I have been a professional writer for five years.

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The Perky Perth Adventure

Everybody I know was in one way or another mocking me when I told them I’m going to Perth. There’s only nothingness in Perth was the general agreement. Boy, wouldn’t it be great to prove them wrong, thought I. Upon reaching the crappy and ironically inhospitable Ngurah Rai Airport check in counter, I stumbled on a notice board that says something like “we would not tolerate any inappropriate behavior toward our crew”. So I asked the chatty check in staff what’s that supposed to mean (I swear I’ve never encountered such a notice before in my travels) which then propelled me to a truly fascinating anecdotes about my soon-to-be-fellow in-flight passengers. “Oh we’ve had awful cases of drunken tourists throwing up during check in or drinking the whole stuff they bought in Duty Free and went totally crazy on board until we had to kick them out of the plane.” I asked B, my travel buddy: “Remind me, why we are going to Perth again?”

So off I went (gulp), on a three and a half hours economic flight, feet fortunately able to be sprawled due to half full airplane. Luckily it was a peaceful flight with no inappropriate drunken tourists. We were welcomed by a hard-core Slim Shady taxi driver with long red beard who produced gruffly sound. Definitely not the kind of a person you’d like to meet on 4AM in the morning although he turned out to be quite nice since he helped me with my luggage. After 20 minutes of deep pervaded silence in a cab, I jumped jubilantly into my friend, Miss C’s warm hug and home. There’s nothing sweeter than meeting a really good friend in a strange, new and exciting setting. I’ve known this girl since we played Barbie together on my terrace a century ago.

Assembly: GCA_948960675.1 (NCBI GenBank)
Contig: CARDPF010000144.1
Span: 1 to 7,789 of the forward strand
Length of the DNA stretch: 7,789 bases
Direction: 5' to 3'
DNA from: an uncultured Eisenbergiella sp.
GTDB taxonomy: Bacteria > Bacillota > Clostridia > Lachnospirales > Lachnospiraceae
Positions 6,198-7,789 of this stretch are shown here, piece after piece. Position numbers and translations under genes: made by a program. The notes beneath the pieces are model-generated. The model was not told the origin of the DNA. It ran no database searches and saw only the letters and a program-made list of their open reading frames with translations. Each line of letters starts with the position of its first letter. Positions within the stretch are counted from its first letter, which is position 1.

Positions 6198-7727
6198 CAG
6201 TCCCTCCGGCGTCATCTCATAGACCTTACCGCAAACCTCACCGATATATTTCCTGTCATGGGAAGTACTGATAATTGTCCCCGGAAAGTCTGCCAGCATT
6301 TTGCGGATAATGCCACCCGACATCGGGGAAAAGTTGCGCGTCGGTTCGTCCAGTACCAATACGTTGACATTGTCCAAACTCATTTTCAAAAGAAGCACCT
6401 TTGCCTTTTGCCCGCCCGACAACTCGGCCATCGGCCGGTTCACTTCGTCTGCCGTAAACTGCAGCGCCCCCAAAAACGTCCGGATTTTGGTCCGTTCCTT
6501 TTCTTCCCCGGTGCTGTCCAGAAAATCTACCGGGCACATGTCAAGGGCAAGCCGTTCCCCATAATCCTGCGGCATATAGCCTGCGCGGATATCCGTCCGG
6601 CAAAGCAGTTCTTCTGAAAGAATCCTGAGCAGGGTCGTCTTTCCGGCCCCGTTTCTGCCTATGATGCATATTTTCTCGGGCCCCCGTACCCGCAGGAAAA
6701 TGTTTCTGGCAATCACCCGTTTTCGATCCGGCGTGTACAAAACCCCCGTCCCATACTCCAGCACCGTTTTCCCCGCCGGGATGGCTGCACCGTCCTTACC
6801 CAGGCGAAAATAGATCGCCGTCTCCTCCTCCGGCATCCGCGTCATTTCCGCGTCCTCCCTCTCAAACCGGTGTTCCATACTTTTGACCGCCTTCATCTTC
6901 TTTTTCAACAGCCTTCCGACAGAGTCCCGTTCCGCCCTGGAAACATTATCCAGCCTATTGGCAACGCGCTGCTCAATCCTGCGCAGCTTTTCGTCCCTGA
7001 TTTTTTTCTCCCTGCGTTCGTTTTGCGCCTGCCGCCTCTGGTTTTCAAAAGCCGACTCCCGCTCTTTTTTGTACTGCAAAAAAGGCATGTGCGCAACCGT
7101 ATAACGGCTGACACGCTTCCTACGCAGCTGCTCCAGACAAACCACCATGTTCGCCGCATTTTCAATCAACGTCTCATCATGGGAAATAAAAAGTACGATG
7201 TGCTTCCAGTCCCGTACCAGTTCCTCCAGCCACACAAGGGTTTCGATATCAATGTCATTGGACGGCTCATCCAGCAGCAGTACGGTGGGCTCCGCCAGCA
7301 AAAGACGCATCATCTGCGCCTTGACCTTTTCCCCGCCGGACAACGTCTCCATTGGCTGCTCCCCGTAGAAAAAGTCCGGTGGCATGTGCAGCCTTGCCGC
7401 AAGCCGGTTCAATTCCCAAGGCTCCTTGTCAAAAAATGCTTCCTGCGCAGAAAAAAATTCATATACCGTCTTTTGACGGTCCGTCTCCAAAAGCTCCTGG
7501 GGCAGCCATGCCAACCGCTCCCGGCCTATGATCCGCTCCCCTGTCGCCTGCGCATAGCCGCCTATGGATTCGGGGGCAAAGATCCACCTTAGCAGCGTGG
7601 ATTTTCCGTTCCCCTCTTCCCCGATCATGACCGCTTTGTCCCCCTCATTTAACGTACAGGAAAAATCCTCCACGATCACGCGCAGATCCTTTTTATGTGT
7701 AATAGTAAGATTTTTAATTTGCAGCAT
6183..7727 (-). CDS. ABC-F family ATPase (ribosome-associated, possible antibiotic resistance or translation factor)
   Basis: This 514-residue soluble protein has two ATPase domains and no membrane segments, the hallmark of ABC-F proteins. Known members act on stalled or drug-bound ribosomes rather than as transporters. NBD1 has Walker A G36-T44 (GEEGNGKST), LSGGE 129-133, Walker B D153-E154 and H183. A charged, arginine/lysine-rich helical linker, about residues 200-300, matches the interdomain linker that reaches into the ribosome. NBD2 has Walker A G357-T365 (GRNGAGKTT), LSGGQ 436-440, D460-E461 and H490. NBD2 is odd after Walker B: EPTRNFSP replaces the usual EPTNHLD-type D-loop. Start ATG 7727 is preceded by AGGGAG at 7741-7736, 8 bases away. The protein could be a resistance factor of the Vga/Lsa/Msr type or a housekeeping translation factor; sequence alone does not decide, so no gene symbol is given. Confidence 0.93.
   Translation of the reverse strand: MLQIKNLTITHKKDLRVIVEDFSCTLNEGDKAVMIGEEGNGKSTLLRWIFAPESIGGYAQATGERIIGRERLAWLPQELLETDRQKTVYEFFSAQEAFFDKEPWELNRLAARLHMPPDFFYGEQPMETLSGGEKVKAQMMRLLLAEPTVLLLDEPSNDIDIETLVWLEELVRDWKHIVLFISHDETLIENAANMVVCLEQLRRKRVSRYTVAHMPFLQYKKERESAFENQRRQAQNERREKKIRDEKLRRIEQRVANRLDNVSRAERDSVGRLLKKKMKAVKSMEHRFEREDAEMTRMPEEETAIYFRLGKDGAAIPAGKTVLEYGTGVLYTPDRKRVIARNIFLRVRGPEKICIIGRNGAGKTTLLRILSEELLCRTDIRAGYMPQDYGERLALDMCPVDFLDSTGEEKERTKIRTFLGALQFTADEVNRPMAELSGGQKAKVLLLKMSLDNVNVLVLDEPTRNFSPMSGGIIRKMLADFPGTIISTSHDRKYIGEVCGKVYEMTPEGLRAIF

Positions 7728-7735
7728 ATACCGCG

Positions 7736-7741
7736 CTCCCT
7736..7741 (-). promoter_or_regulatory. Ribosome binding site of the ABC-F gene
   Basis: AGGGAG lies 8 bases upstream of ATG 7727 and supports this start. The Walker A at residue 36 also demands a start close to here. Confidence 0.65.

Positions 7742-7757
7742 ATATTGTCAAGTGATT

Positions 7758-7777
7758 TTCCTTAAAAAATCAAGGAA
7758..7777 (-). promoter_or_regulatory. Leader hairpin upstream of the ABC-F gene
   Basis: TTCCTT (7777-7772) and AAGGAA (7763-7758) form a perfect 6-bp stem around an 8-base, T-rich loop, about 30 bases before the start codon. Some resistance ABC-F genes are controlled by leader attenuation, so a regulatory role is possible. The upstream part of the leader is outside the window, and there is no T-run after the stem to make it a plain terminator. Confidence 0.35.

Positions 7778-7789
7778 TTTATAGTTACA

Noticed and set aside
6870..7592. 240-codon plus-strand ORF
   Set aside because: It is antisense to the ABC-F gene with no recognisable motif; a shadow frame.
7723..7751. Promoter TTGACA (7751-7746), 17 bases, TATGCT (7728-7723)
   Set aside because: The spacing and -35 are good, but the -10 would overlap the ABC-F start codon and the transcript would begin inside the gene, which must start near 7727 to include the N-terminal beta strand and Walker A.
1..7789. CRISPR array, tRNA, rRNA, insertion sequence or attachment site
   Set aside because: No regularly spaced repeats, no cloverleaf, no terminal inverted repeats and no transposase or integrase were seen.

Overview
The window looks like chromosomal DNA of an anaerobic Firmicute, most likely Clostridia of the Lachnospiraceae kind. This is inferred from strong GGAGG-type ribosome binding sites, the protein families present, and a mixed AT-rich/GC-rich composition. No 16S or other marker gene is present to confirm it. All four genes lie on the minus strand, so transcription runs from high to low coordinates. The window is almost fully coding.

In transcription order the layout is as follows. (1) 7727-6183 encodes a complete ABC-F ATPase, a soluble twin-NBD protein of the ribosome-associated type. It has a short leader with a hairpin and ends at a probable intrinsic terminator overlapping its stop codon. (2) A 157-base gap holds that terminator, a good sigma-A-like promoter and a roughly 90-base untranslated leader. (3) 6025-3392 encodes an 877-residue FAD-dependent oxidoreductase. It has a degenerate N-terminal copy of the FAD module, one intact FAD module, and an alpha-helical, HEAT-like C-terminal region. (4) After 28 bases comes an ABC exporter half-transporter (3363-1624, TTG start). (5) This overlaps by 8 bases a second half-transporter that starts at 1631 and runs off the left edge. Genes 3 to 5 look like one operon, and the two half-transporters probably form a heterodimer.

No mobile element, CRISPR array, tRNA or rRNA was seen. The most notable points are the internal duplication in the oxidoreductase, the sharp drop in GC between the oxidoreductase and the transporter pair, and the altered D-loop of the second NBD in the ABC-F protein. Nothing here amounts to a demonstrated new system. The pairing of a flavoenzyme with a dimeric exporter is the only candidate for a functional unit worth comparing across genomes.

She introduced me to the ridiculous public transport ticketing. Ridiculous because it takes an awful lot of heavy, jiggling coins to buy a ticket. Imagine if you’re just about to be late and the train coming and you have to put the coins one by one into the slot with your shaky hands. Perth on 6AM was awfully quiet and chilly. The only thing that opened was McDonald’s and there’s no way I’m having my first breakfast there. We spent the morning watching at people going to work in all manner and fashion. Miss C had to work and so it was me and my travel buddy, B, exploring the “city”. You can already feel the Easter holiday in the air. Everybody was restless and counting the hours they had to labor until freedom (or otherwise will be known herewith as The Super Long Ridiculous Weekend or TSLRW for short).

Being a museum buff, Western Australia Museum was my first destination. It located serenely between an art school, art museum and public library. I would lie to you if I said it was a splendid museum. It wasn’t. Aside from the glassy eyed taxidermy native animals, I found it lack the interactivity to really grab attention. Starving and slightly weak in the knee, we went to a certain famous Vietnamese restaurant my friend insisted we must eat in Northbridge St. This Pan Asian- Australian culinary trip didn’t end there. We would eat Japanese and Korean food in the days to follow and I must say they were quite good and well valued, apart from being some of the places still open during TSLRW.